Barnwell reiterates the importance of gaining experience on a local production crew before looking for jobs as a touring Guitar Tech. He says, “If you check your internal network and don’t know anyone who’s connected like this, if you’re truly serious about getting on tour, it’s easily doable. Start from the bottom. There’s no time frame, but I was on tour within a year of becoming a Stagehand.”
Barnwell says, “It’s different in different genres. There are a handful of different ways to get paid. In the country music genre, they pay typically per show. You get a negotiated show rate with a per diem, and that per diem could be every day you’re gone [or] only on days off. It varies. A per diem is for things like food and expendables, things you need when you’re not working because on the job you’re fed four times a day so you don’t have to spend that money. And then there’s the negotiated salary rate. Like in country, if you get a salary rate, it’s usually based on a per show rate. Say you do 100 shows a year; they’ll give you a weekly salary based on that rate. In rock ‘n’ roll, pop, and some other genres, it’s completely different. It’s usually a weekly rate, plus retainers when you’re in between tours to keep you if they want to keep you. But the game is much different in country than in rock, meaning if you’re not up to par in the rock ‘n’ roll and pop world, you’re easily replaced and they’ll get someone else.
In the country world, there’s a bit more leniency, but you also do a lot more work for a lot less pay– in the Christian world as well. But there’s a lot more downtime, a lot more at-home time and there’s a lot more predictability in scheduling.
Pop and rock pay a lot more than country or Christian with a lot less home time. Someone can expect anywhere from $150 a show all the way up to $700 a show if you’re an A-lister and anywhere in between. Then there are weeklies that range from $1,000 or $1,500 a week. Then you know, Prince’s Guitar Tech makes a flat five grand a week. I know guys who can make upwards of five and six thousand a week doing backline.”
Unions, Groups, Social Media, and Associations
Although many websites and forums about life on the road exist, Barnwell doesn’t especially recommend them for aspiring Guitar Techs. Instead, he suggests people “search for guys like myself and start following them. Align yourself with mentors who are already doing what you want to do and that way you can gain practical, first-hand knowledge about where you want to go instead of a bunch of banter from road guys telling war stories.”
Barnwell advises aspiring Guitar Techs to:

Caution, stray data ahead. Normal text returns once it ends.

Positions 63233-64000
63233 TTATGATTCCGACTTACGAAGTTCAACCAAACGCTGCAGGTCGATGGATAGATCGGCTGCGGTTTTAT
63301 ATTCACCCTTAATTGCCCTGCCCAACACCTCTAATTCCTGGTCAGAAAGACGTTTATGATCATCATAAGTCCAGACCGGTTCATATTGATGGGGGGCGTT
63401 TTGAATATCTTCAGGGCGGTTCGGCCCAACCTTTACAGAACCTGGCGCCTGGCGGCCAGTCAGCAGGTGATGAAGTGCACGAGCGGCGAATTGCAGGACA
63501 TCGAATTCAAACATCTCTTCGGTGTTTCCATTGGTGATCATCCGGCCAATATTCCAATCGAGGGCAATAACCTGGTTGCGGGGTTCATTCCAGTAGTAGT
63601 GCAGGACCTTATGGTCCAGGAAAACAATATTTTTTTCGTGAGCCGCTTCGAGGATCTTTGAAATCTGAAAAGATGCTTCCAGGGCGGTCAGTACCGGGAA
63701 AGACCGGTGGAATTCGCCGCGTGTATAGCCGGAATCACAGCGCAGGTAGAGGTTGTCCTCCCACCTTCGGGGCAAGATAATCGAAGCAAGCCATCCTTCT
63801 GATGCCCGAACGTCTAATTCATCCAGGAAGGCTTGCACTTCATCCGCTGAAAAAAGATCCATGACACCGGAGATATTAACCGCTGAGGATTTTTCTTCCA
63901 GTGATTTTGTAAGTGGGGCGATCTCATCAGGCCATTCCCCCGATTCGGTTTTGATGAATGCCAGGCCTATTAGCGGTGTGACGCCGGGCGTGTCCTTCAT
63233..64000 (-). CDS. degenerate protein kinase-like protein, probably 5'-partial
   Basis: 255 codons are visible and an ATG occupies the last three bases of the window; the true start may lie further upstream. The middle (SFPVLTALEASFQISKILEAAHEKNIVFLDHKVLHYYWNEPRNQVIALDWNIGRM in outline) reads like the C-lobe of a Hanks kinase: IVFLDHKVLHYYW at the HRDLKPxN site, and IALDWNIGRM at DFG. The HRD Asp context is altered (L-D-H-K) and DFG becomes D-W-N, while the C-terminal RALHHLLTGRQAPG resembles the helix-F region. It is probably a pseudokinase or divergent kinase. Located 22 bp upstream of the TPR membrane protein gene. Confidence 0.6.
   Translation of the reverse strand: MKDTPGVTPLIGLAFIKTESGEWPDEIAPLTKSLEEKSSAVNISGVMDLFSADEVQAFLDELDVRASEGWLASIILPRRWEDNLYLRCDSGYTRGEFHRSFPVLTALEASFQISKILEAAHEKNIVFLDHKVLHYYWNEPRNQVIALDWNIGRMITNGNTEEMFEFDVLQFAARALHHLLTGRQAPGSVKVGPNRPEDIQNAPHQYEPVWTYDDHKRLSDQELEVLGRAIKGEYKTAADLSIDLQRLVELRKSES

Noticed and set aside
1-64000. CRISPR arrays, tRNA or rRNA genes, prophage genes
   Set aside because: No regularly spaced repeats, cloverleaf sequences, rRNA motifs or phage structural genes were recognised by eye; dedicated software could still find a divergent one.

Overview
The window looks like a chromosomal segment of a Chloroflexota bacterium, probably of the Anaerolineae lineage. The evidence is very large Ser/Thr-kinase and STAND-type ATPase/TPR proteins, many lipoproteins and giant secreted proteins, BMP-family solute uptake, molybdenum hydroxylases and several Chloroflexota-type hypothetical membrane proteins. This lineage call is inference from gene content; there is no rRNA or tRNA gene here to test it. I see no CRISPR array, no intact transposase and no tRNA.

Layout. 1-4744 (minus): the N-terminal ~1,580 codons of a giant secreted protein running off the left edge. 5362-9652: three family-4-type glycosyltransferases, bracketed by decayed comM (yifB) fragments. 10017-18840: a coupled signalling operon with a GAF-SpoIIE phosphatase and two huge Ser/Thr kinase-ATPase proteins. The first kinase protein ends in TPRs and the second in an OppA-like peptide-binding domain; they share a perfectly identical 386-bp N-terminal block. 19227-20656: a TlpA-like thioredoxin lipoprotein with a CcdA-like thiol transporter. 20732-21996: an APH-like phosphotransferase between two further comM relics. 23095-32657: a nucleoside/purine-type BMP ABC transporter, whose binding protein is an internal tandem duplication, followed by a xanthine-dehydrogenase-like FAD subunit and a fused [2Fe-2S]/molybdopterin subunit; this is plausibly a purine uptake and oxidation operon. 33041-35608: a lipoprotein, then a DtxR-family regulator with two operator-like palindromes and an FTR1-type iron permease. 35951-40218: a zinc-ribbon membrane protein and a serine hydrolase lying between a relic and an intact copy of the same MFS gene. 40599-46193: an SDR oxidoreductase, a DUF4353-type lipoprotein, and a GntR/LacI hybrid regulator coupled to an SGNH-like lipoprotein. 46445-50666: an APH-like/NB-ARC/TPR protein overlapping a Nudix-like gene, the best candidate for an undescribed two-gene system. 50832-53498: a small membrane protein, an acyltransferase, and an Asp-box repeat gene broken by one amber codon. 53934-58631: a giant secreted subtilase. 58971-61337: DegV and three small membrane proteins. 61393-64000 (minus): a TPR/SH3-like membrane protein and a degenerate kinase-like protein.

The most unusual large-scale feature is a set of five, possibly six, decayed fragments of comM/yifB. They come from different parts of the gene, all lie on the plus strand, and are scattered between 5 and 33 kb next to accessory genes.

- “Buy my book. I’m serious. I wrote the book to answer this kind of question of how to get on tour, how to start at the bottom and work your way up, how to act on your first day on the job, how to act on the bus.”
- Find a job on a local production crew as a Stage Hand.
- Find mentors and learn from people currently working in the industry.
- Teach yourself by watching online tutorials.
What is the single biggest suggestion you would give to someone wanting to get into this career?
“Go start as a Stagehand. If you are already a Stagehand and you’re working in local production, I would say learn about everyone’s position because it’s going to help you, specifically as a Guitar Tech. It’s all working together. Go get practical experience in production as a whole before you think about jumping out onto the road as a Guitar Tech.”
What’s the #1 mistake people make when trying to get into this career?
“Thinking that you’re friends with the artist. I know that sounds a little harsh. Always be friendly with the artist, but it’s a level of respect. It’s a multimillion dollar business and I’ve seen so many people get discouraged when they get close and all of a sudden something happens out of your control–whether it’s management or the artist goes into the studio–and you’re out of a job and you go ‘What happened? I thought we were friends.’
The #1 mistake is people thinking they’re secure with any one artist when you’re really only secure because you’re good at what you do. You’re your own artist, so to speak. You’re your own brand, especially as a Guitar Tech. You have to hustle up your own work from tour to tour or artist to artist.”
If you could describe in one word what makes you successful, what would it be?
“Perseverance, because of the fact that there is a lot of resistance. The first tour I went on I was disrespected and mistreated, just had resistance from my inner crew people. That alone could’ve made me give this up and made me get something more secure, somewhere where I could be respected.
[Maintain] perseverance through all the crazy variables you just can’t control. Also, attitude. Negativity spreads thick, so it’s easy to come into an already difficult day and hear your Production Manager say ‘this sucks.’ It can take you down when realistically you can say, ‘it doesn’t have to suck.’”
Kenny Barnwell is a Touring Music Tech who has worked with Ariana Grande, Travis Tritt, The Band Perry and Clint Black, among others. He is also a Songwriter and creator of the Music Products and Education company Ol’ Kens Brand. He is the author of Backstage Pass: 10 Things to Consider When Becoming a Touring Music Tech.